European officials are unlikely to compromise safety, says Exclusive Analysis

Exclusive Analysis issued a judgment on the disruption caused by the volcanic ash.

The incident assessment is given in full below:

Despite pressure to resume air traffic, European governments are unlikely to risk compromising safety, making further reactive restrictions likely.

Key Judgement

While the overall economic impact of the Volcanic ash cloud affecting European travel is likely to only modestly affect the global economy, specific industries like perishable exports and regional airlines would face significant adverse economic conditions if the current situation continues beyond the week. This would result in the need for substantial government support. The growing backlash against regulators will likely force future governments to take a softer line in closing national airspace due to natural or human disasters, such as terrorist attacks, global pandemics or satellite failure, though not to the extent that safety would be jeopardised.

Event Summary

Due to an improved environment and pressure from regional carriers, regulators are likely to open their airspace within the week.

Since closing large parts of European airspace on 15 April, airlines and businesses have lost $ billions in lost revenue and costs incurred from cancelled flights. National agencies, such as the National Air Traffic Services (NATS), have the responsibility to close their airspace in reaction to security and safety of aircraft and passengers. This decision is taken in conjunction with meteorologists and other scientists, but not, initially, the airlines, who have a vested interest to keep aircraft flying for as long as possible. Over the past day, it appears that the amount of ash entering the atmosphere has substantially reduced, which would allow for some airports to begin operating in the UK as early as tomorrow. However, there is a significant risk of an eruption today by the neighbouring Heckla volcano eading to renewed restrictions. There are also significant risks of further eruptions by either Eyjafjallajoekull (the last eruption lasted for over a year) or its other neighbour Katla, which is significantly larger.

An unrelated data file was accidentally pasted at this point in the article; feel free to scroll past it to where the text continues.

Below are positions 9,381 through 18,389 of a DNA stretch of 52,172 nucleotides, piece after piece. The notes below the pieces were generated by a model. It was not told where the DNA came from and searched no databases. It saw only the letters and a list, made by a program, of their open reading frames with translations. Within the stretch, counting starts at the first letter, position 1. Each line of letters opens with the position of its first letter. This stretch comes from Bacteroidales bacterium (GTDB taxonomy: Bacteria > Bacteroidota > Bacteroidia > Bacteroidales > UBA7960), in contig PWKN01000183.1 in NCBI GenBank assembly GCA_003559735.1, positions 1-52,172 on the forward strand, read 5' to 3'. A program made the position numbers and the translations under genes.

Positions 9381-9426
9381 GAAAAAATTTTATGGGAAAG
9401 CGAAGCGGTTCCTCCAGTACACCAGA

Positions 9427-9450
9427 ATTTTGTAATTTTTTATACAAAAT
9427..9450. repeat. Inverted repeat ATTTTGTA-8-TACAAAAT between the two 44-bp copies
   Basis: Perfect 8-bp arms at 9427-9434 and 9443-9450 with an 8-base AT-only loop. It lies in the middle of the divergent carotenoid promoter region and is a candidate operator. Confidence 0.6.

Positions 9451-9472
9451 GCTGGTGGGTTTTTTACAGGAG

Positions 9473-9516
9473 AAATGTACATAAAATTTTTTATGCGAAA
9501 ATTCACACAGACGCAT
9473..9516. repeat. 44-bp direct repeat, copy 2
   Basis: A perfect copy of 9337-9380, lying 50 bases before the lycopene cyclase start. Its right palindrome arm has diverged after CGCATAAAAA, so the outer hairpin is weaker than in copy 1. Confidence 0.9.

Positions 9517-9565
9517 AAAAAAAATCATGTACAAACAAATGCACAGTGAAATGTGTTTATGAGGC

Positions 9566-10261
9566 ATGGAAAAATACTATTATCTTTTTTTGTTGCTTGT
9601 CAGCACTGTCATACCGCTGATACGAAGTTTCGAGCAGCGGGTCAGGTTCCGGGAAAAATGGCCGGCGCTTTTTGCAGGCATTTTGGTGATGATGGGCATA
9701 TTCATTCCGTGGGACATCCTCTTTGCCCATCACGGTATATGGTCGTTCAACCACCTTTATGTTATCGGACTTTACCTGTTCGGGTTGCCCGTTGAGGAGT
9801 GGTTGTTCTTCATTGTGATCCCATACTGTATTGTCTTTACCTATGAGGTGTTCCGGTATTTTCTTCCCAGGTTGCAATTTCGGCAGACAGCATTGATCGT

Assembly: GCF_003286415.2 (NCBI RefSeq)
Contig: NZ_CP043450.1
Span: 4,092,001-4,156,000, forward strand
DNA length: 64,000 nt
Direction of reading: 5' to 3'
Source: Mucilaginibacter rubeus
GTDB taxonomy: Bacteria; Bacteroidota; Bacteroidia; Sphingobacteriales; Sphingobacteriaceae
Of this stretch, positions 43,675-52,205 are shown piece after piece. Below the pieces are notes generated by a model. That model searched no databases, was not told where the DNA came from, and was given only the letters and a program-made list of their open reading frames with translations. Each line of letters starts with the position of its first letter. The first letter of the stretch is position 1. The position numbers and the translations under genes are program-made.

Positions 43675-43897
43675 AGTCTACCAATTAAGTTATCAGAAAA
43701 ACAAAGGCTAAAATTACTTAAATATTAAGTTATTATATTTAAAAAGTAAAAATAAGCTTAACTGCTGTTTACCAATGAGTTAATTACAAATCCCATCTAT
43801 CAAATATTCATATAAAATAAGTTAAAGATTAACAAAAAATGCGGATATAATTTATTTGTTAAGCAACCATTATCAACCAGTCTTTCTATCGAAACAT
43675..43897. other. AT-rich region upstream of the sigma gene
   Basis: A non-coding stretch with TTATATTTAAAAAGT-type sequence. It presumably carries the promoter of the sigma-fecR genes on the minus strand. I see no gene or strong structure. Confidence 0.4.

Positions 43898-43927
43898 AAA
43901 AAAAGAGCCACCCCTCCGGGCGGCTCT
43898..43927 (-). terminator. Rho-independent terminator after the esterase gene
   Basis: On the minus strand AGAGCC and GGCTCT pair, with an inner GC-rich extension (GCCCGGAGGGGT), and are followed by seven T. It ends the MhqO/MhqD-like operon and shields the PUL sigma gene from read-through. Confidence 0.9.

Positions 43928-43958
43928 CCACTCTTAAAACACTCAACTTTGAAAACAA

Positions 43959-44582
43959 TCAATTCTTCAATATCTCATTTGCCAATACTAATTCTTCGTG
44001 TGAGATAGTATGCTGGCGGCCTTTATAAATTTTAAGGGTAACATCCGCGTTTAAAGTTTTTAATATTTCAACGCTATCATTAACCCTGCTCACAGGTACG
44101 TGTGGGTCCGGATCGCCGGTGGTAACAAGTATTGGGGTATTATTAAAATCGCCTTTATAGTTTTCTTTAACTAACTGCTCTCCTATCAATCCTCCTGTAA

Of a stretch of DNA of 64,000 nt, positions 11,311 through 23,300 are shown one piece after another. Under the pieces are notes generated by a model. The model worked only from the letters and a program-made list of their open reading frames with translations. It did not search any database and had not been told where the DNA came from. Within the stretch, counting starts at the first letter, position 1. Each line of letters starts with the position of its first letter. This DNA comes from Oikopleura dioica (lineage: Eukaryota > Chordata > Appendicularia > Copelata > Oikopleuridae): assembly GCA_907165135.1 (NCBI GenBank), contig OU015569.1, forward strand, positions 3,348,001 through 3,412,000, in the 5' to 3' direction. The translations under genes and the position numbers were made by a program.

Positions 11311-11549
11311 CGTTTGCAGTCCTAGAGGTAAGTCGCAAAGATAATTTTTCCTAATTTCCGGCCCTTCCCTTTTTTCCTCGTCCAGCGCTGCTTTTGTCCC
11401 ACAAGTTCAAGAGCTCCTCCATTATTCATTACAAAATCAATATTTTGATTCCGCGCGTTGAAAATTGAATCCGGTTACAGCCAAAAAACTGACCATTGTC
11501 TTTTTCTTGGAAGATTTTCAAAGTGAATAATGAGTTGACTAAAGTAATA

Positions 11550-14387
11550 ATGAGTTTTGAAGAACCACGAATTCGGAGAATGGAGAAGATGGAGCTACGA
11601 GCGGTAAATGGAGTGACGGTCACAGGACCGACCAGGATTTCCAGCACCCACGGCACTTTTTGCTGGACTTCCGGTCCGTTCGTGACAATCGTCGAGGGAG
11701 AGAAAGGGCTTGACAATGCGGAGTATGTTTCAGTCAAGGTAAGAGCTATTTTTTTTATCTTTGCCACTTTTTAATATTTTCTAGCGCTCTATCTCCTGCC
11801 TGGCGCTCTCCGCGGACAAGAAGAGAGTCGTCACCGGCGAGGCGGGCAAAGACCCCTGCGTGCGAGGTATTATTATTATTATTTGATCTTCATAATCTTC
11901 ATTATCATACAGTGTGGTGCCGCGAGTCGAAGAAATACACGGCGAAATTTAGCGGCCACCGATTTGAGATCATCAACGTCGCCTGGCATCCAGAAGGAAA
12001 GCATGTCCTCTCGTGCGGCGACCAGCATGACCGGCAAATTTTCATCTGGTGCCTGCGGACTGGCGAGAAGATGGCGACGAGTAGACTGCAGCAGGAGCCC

Future coordination by government agencies and fear of the impending economic impact will likely reduce airspace downtimes, but they will not eliminate them.

While it is highly unlikely that officials would reopen airspace unless they were confident that planes could fly safely, pressure by airlines likely influenced the decision to re-open airspace despite lingering ash clouds. Indeed, there have been loud complaints from European carriers for the excessive closure of international airspace. Although we expect authorities to allow for more flexible regional delineation within countries to focus bans on smaller areas, it is unlikely that safety concerns will be trumped by economic pressure by airlines. Fear of a public backlash in the event of a disaster resulting from an early lifting of airspace restrictions likely means that any significant increase in the density of the volcanic cloud or incident of aircraft failure would lead to reinstated blanket restrictions. Within the past days, a military aircraft from the Finnish Air Force suffered extensive damage to its engines while entering affected areas, although test flights by commercial airlines BA, Lufthansa and KLM have reported no problems.